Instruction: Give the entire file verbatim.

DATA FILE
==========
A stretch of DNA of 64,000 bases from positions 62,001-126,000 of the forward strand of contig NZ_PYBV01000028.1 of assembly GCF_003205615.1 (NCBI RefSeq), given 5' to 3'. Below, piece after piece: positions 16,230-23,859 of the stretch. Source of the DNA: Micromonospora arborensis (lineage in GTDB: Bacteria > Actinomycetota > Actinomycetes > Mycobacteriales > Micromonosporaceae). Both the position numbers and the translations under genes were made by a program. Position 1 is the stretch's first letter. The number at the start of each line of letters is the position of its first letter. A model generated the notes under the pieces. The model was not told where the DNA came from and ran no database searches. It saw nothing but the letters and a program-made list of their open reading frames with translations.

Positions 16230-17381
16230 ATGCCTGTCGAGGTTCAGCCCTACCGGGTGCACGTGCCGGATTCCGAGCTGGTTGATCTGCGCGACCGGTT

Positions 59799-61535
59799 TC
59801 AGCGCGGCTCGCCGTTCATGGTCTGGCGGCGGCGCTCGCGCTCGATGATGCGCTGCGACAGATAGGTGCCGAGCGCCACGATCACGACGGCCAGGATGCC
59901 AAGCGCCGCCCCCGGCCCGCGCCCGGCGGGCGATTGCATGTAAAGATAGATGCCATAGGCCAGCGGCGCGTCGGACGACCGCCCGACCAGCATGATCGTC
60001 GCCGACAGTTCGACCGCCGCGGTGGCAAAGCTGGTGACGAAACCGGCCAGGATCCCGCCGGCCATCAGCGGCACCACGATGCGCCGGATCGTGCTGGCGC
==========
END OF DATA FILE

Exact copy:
A stretch of DNA of 64,000 bases from positions 62,001-126,000 of the forward strand of contig NZ_PYBV01000028.1 of assembly GCF_003205615.1 (NCBI RefSeq), given 5' to 3'. Below, piece after piece: positions 16,230-23,859 of the stretch. Source of the DNA: Micromonospora arborensis (lineage in GTDB: Bacteria > Actinomycetota > Actinomycetes > Mycobacteriales > Micromonosporaceae). Both the position numbers and the translations under genes were made by a program. Position 1 is the stretch's first letter. The number at the start of each line of letters is the position of its first letter. A model generated the notes under the pieces. The model was not told where the DNA came from and ran no database searches. It saw nothing but the letters and a program-made list of their open reading frames with translations.

Positions 16230-17381
16230 ATGCCTGTCGAGGTTCAGCCCTACCGGGTGCACGTGCCGGATTCCGAGCTGGTTGATCTGCGCGACCGGTT

Positions 59799-61535
59799 TC
59801 AGCGCGGCTCGCCGTTCATGGTCTGGCGGCGGCGCTCGCGCTCGATGATGCGCTGCGACAGATAGGTGCCGAGCGCCACGATCACGACGGCCAGGATGCC
59901 AAGCGCCGCCCCCGGCCCGCGCCCGGCGGGCGATTGCATGTAAAGATAGATGCCATAGGCCAGCGGCGCGTCGGACGACCGCCCGACCAGCATGATCGTC
60001 GCCGACAGTTCGACCGCCGCGGTGGCAAAGCTGGTGACGAAACCGGCCAGGATCCCGCCGGCCATCAGCGGCACCACGATGCGCCGGATCGTGCTGGCGC